becomes final after the lapse of the period for perfecting an appeal, or when the sentence has been
partially or totally satisfied or served, or when the accused has waived in writing his right to appeal,
or has applied for probation."
In the case before us, the accused-employee has escaped and refused to surrender to the proper
authorities; thus, he is deemed to have abandoned his appeal. Consequently, the judgment against
him has become final and executory.
Civil Actions are deemed instituted in a criminal prosecution. but rabbit bus line is not a direct
party to the criminal case. While they may assist their employees, the employer cannot act
independently on their own behalf, but can only defend the accused.
Waiver of constitutional safeguard against double jeopardy:
an appeal from the sentence of the trial court implies a waiver and throws the whole case open to
a review by the appellate court.
Effect of absconding on the appeal process: the accused impliedly withdrew his appeal by jumping
bail and he is deemed to have his right to appeal waived, Thus conviction is now final and
Subsidiary Liability upon finality of judgment: employers liability in a finding of guilt against its
employee is subsidiary.
No deprivation of due process: employer became subsidiary liable only upon proof of the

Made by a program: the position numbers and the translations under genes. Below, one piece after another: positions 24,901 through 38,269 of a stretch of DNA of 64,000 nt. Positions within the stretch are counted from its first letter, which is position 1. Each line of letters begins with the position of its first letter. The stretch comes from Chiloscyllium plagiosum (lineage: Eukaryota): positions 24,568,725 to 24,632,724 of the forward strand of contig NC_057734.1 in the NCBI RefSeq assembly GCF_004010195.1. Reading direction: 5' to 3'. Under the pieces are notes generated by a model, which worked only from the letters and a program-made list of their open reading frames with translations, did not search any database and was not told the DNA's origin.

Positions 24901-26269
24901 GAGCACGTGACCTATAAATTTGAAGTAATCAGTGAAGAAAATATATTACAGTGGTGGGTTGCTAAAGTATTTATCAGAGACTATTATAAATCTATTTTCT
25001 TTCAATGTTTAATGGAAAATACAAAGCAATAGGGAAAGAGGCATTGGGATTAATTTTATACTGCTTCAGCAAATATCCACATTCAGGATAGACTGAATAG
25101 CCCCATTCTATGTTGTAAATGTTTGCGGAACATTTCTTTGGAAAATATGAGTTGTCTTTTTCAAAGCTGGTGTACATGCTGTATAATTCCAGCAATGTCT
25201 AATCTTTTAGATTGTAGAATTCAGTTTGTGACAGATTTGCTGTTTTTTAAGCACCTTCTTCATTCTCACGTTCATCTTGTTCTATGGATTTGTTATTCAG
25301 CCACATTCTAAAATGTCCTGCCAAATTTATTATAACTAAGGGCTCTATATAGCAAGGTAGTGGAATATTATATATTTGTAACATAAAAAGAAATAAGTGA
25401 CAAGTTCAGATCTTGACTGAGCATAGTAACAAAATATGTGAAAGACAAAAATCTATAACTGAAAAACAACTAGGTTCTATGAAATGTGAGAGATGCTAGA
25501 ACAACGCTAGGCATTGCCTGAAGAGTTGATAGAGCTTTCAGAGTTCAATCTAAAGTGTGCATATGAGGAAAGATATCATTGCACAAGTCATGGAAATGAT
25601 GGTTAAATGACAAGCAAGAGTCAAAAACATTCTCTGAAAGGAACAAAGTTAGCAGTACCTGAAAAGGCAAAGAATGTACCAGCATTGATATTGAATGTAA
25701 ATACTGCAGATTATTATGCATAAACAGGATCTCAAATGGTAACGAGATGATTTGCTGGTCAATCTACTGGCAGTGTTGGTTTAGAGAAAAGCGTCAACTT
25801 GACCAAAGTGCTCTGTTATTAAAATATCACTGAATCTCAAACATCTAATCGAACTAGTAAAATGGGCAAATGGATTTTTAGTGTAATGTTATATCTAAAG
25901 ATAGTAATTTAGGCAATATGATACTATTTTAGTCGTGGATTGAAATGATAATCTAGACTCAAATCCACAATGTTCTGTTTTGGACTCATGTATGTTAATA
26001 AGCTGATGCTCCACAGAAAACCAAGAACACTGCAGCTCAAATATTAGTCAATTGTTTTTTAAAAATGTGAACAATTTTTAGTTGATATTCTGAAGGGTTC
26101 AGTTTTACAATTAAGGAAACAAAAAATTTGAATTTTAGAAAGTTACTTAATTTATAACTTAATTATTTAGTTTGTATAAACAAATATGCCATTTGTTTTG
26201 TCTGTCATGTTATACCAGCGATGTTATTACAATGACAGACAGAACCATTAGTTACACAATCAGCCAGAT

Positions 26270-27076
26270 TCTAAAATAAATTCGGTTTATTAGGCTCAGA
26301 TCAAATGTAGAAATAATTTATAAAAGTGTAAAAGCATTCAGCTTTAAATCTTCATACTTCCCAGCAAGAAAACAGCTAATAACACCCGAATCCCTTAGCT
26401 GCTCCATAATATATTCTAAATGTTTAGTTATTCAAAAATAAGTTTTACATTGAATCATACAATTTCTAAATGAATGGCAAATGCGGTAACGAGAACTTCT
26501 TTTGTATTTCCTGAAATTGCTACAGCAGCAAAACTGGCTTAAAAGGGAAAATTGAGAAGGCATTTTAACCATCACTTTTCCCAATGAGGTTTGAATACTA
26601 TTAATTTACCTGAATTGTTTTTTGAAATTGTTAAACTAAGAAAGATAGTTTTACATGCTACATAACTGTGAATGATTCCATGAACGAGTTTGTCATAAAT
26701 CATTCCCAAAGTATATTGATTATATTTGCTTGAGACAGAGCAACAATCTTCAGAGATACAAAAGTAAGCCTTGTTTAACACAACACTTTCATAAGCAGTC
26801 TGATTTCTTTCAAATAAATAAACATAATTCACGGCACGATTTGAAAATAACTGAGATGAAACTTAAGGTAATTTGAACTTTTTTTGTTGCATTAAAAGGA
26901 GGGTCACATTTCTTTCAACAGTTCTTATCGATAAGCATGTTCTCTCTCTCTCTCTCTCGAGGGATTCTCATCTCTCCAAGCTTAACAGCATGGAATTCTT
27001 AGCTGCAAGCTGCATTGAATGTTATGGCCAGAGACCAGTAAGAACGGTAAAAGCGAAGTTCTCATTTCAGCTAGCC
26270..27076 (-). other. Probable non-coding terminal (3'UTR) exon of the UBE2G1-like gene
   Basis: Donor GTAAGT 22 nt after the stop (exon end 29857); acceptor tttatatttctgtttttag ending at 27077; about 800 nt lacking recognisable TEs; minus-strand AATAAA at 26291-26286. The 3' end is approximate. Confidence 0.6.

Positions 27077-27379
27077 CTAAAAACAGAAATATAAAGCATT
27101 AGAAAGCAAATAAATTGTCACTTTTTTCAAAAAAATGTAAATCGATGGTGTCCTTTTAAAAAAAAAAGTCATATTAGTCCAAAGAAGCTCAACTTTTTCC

employee's insolvency and the right to appeal was lost due to the bail of the accused employee not
the court.
Petition denied.
G.R. No. 169467
February 25, 2010
FACTS: petitioners filed with the trial court a civil case for damages against respondent Morales.
Petitioners are the parents of Alfred Pacis, a 17-year old student who died in a shooting incident
inside the Top Gun Firearms and Ammunitions Store in Baguio City. Morales is the owner of the
gun store.
On the fateful day, Alfred was in the gun store, with Matibag and Herbolario as sales agents and
caretakers of the store while owner Morales was in Manila. The gun which killed Alfred is a gun
owned by a store customer which was left with Morales for repairs, which he placed inside a
drawer. Since Morales would be going to Manila, he left the keys to the store with the caretakers.
It appears that the caretakers took the gun from the drawer and placed it on top of a table. Attracted
by the sight of the gun, the young Alfred got hold of the same. Matibag asked Alfred to return the
gun. The latter followed and handed the gun to Matibag. It went off, the bullet hitting the young
Alfred in the head.
A criminal case for homicide was filed against Matibag. Matibag, however, was acquitted of the